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Thursday, July 21, 2005

Is Gaza "captured" territory?

Believe it or not a misguided Jewish blogger brought up this old canard when discussing the disengagement. He writes Pointed questions for the orange olam

What does your morality say about the fact that those thriving communities we're about to abandon were built on stolen land with stolen water? When screaming about the raging injustice of the expulsion, do any of you pause to suffer guilt pangs about the origins of the community about to be expelled? Update: Some PC minded thugs, perhaps correctly, have objected to my use of the phrase "stolen land." I apologize, and reiterate that I have no wish to offend. Please suggest a substitute phrase, recalling that the land did not belong to Isarel before 1967, and that it was through the (justified) use of force that it entered Israel's control. "Stolen" is the wrong word, perhaps, but what is the right word?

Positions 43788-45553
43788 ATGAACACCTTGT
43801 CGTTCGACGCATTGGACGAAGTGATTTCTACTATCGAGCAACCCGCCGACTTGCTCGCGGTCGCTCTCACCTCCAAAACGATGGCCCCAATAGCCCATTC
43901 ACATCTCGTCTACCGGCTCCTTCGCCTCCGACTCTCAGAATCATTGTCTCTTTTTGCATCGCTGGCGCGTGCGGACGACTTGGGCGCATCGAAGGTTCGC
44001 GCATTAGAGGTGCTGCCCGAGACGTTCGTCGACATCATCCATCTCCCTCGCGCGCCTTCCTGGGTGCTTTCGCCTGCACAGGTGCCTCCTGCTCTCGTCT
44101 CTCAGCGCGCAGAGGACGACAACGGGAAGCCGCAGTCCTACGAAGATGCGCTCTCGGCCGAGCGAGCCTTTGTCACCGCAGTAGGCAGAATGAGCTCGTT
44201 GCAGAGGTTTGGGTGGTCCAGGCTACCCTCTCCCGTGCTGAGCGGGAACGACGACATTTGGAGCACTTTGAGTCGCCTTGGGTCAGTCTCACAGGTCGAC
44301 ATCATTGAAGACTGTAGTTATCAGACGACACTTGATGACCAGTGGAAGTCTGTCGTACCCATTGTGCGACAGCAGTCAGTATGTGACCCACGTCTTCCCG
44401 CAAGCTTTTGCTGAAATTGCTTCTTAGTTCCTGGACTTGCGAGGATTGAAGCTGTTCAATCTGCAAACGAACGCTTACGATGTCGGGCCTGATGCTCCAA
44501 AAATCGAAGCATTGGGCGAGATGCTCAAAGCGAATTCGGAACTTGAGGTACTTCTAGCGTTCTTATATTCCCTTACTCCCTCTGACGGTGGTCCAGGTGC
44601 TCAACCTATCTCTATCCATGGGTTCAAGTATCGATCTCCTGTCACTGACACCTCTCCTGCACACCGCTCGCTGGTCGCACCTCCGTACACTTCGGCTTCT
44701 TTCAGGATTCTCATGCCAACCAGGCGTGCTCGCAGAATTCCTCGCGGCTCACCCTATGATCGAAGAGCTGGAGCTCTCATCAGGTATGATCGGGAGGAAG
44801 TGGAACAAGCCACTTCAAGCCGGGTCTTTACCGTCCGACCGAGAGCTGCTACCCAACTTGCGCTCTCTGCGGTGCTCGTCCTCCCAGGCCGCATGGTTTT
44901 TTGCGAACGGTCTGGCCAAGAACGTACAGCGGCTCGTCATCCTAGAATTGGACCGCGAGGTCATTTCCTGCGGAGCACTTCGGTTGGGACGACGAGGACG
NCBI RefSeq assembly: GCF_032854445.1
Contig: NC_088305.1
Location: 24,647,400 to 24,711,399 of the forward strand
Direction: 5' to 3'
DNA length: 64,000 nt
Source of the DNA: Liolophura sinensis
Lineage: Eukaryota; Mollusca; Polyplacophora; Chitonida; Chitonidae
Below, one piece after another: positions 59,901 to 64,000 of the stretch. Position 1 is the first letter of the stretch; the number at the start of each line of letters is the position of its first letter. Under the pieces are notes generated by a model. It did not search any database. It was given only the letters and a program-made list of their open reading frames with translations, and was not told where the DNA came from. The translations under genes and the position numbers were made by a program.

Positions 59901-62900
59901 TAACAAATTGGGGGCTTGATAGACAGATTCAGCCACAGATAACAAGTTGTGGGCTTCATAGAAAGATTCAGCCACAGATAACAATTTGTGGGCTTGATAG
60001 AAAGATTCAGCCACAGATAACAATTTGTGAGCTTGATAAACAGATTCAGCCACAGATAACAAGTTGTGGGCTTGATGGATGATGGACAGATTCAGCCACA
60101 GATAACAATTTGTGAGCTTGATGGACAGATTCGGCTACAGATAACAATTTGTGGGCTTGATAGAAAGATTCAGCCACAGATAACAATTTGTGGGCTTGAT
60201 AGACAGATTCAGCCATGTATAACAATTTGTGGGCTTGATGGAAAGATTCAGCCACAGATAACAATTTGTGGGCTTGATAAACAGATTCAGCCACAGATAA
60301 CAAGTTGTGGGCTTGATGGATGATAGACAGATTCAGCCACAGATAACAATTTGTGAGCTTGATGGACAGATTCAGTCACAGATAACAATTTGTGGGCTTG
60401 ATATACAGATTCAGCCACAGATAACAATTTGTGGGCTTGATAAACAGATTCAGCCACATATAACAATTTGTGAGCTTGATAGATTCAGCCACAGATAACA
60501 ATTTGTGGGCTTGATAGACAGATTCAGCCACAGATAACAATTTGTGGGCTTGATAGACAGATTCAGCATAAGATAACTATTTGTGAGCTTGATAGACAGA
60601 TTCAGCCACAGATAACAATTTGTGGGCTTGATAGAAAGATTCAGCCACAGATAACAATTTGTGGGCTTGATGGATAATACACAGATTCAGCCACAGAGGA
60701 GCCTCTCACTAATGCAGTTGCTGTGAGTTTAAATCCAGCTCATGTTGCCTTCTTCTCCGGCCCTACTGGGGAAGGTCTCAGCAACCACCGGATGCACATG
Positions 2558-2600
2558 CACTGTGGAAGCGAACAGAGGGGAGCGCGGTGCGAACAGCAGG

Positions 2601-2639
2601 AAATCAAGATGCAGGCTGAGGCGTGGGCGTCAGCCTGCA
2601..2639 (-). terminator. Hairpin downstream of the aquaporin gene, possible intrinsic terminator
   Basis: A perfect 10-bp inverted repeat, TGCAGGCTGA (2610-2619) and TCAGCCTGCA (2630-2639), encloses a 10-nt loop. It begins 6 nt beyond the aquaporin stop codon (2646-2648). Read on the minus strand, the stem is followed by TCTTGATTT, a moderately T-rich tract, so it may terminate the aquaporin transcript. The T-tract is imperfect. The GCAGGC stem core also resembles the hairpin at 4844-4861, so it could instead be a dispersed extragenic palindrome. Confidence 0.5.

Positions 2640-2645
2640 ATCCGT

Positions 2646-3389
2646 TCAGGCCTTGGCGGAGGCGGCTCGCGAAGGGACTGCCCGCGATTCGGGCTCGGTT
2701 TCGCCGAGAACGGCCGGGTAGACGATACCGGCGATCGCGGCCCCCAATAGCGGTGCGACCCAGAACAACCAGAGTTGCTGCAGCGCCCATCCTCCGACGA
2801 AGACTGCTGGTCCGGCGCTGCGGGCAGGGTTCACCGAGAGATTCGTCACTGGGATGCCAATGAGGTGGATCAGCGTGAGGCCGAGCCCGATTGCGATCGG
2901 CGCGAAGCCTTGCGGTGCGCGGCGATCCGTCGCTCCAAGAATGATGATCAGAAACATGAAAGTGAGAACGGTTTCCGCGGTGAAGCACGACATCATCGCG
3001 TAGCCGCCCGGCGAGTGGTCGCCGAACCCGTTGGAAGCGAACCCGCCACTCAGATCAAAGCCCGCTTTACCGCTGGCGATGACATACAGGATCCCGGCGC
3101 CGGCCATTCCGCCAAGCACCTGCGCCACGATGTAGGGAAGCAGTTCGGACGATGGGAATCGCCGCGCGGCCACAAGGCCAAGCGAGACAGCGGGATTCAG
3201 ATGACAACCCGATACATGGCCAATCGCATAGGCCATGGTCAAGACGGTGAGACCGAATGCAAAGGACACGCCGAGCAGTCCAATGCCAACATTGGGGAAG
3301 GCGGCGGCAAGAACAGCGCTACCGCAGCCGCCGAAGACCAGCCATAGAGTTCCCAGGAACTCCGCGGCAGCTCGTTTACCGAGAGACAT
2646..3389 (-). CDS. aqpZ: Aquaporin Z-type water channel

This is completely and utterly wrong both based on Torah and international law.

In torah we don't have to go further then the first Rashi in Chumash. Also, there is a din of kibush milchama.

In international law it is also not stolen.

The San Remo conference in the early 1920's established the British mandate over Palestine. The British mandate of Palestine included what is now Jordan, Israel, the West Bank and Gaza (Note: the West Bank is the Jordanian term for Judea, I am using it because unfortunately that is the commonly used term). It stated the following: